Tuesday, October 17, 2006

Springtime for Cheonggyecheon

'Spring', from the Korea Times

It appears the sculpture recently unveiled at the 'source' of Cheonggyecheon (no, I don't mean the Han River) has caused some consternation amongst Seoul's citizens. It is titled "Spring", and designed by pop artists Claes Oldenburg and Coosje van Bruggen, who, according to the Korea Times,
were chosen for the $4 million sculpture last year by the former Seoul Mayor Lee Myung-bak with advice from the state-run Seoul Museum of Art. The artists were paid $600,000, and $3.4 million was spent on production, with the entire cost paid for by telecommunication conglomerate KT. The shiny spiral is made of more than 200 pieces of aluminum, but it can easily be mistaken for plastic.
Claes Oldenburg and Lee Myung-bak, from the Joongang Ilbo

The article goes on to quote the opinions of many passersby, most of whom see the sculpture as an eyesore. Oldenburg and van Bruggen defend the sculpture, but not for the first time; back in February, when the project was announced, they were interviewed and responded to questions about the 'unfair' selection process, in which there was no competition, and the couple were chosen by the mayor on the advice of experts. Interesting to see that this piece attracted protests before it was even installed:

Performance of "Naked King and his fellows."

I think that one of the problems with the way in which it is being viewed is that the people who were interviewed didn't see it at night. It's garish colours and towering form make perfect sense when seen once the flashing neon has come out, as this photo of Cheonggyecheon taken near Dongdaemun makes clear (notice the garish, constantly changing, lights on the right bank).


The Korea Times article continues:
But any discussion of the aesthetic merits of the work has come too late for Korea’s Association of Visual Artists, which is protesting the project. Park Sam-chol, an art critic and spokesman for the association, originally raised the group’s objections in January, saying ``The biggest reason for our protest is that the government did not give any chance to the local art community, as well as Seoul residents, to openly discuss and exchange ideas on the public art of Chonggyechon.''
Poor artists. Poor citizens. I guess, not having the chance to discuss or exchange ideas about Cheonggyecheon, they now, as they're attacked by the garish colours of an eyesore invading public space in a central area of Seoul, might have some idea of what it was like for the merchants who used to line Cheonggyecheon when they were driven out by construction thugs and riot police. Except that an eyesore and actual bruises, contusions, and loss of livelihood don't really compare, do they? And as I've mentioned before, those vendors who used to sell their wares on Cheonggyecheon were just the first to get 'relocated'; those in the Sewoon Sangga and in the Samil Apartments will soon see their stores redeveloped. And those redevelopments are only the beginning, as the map I made below shows (and those below are just the redevelopments I'm aware of):


From this article from February, which documented the protests of local artists opposed to the sculpture and the selection protests:
"It looks like the empty shell of a black snail, which has been thrown out after someone ate the meat," said art critic Park Sam-cheol. "It's an anti-ecological shape. A live snail would lie horizontally. The work is standing. Unless someone is trying to express an acrobatic snail, it hardly says anything about the renewal of ecology in Seoul, which the restored river is supposed to symbolize."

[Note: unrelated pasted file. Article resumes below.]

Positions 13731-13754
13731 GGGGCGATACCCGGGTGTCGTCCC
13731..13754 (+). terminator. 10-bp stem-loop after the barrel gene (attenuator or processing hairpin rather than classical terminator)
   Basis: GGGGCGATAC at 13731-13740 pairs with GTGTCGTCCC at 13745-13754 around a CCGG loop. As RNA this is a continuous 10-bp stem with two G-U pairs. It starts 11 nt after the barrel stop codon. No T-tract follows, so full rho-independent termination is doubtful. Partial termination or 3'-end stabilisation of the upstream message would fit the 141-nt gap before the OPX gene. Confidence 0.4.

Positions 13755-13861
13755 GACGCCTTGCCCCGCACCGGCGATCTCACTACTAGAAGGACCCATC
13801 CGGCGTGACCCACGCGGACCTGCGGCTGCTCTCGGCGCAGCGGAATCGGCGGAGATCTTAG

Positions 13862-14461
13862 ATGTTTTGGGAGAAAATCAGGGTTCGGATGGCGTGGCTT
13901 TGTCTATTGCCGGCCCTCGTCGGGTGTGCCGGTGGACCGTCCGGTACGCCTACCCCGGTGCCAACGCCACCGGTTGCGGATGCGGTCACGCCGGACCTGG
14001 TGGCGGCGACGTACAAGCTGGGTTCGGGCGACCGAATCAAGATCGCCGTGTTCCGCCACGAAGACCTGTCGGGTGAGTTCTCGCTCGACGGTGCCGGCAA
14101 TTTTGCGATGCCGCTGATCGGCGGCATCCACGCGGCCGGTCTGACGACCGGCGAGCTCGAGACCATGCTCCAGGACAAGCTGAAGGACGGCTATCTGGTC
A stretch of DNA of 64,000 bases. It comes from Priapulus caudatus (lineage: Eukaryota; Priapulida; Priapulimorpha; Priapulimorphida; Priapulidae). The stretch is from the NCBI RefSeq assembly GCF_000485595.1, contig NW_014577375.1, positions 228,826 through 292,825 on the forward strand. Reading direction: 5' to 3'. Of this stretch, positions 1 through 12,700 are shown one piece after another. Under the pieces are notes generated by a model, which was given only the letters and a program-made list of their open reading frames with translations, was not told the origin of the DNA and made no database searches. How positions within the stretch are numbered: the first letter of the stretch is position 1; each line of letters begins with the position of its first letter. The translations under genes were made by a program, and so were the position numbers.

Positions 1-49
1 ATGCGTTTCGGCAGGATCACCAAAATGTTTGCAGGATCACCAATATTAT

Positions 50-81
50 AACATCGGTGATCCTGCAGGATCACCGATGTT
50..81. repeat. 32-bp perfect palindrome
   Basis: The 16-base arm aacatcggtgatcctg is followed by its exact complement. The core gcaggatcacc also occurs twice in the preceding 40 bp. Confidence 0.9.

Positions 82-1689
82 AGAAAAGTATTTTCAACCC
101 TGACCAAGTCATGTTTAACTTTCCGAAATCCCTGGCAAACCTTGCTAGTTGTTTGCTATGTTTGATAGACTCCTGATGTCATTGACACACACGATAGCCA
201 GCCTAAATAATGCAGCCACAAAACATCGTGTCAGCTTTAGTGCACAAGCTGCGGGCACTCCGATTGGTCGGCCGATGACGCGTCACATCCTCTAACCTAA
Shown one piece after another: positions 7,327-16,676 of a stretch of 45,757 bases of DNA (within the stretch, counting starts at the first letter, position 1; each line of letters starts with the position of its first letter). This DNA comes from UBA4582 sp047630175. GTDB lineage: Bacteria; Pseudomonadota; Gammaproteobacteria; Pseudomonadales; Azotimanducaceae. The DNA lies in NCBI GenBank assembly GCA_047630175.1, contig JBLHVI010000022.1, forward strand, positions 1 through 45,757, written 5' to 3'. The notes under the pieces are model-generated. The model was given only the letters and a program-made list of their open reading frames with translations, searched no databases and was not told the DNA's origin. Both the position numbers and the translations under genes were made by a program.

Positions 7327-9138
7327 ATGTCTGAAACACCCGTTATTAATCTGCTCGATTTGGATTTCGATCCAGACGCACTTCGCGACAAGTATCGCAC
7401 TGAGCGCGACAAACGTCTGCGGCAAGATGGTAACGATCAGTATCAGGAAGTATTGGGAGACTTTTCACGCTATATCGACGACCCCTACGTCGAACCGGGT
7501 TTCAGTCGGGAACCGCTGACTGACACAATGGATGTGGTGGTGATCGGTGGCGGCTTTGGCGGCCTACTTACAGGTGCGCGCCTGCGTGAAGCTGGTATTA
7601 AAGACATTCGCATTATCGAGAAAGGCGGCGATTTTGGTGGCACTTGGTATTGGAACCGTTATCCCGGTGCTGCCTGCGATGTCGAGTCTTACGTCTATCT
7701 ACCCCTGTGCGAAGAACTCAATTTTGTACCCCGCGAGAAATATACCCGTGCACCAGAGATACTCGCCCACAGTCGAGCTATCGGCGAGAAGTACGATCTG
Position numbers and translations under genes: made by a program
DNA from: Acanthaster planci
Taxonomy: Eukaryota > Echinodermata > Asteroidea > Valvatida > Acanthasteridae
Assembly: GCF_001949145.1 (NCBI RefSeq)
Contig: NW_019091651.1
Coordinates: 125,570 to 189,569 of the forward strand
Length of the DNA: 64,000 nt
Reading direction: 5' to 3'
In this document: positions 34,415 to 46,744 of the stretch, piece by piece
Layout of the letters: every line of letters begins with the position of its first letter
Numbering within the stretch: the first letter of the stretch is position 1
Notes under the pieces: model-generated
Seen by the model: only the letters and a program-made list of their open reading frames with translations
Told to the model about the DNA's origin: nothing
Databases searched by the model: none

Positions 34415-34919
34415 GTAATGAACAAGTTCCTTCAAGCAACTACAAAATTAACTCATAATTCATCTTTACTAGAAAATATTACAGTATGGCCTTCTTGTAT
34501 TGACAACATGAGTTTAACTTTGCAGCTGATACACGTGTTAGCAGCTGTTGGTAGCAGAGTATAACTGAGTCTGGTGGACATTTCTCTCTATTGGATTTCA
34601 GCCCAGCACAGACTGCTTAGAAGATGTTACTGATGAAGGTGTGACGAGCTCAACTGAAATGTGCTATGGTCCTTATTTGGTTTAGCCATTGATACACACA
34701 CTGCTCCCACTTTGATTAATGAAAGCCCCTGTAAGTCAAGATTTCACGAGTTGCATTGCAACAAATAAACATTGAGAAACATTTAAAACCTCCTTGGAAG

Anyone who thinks that Cheonggyecheon represents the renewal of ecology really needs to get their heads examined. It represents a pleasant re-development project which was supposed to make the mayor look like a fast, can-do politician of the Park Chung-hee mold (without the authoritarian trappings, of course), a project which was supposed to conjure up the image of caring about the environment and history while bulldozing actual culture properties as they were in such a hurry to get it done, a project which is in fact a centerpiece of a rather large downtown redevelopment plan, as the map above makes clear - one which will give free rein to construction companies (not for nothing was SNU professor of environmental studies Yang Yoon Jae (the originator of the idea of redeveloping Cheonggyecheon) arrested for accepting bribes from developers to raise height restrictions in the downtown area when he was deputy mayor).

"Spring"s marsh snail shape is a natural form, but due to its construction out of aluminum and garish colours, is not really natural at all. How different is that from Cheonggyecheon itself? A former natural stream now coated in concrete and neon, fed by water pumped in from the Han River, isn't very natural either. "Spring" is, in the end, a perfect match for Cheonggyecheon.

2 comments:

Scott Bug said...

Choi Jeong-hwa's yellow plastic pagoda behind Chongno Tower, just a block from Ch'onggyech'on in Chongno-2 ga, pioneered the local variation on the theme of using shiny kitsch to reflect and thereby take the piss on all the shiny kitsch invading downtown Seoul. Oldenburg and van Bruggen's 'Spring' is merely the latest hipster addition to this sly and very acid genre. You're one of the few and first who seems to actually get it! Too bad hardly anyone else does... Must be distracted by all the neon and faux-glitz to see clearly, eh?

matt said...

I was re-reading your interview with Choi and this passage certainly caught my eye:

"My favorite places in Seoul are the street markets - Namdaemun, Dongdaemun, Chongno. I especially like Ch'ongyech'on, where I can get a "real" smell of humanity. We Koreans are proud of are street markets - that is, the ones that still remain."

Ouch.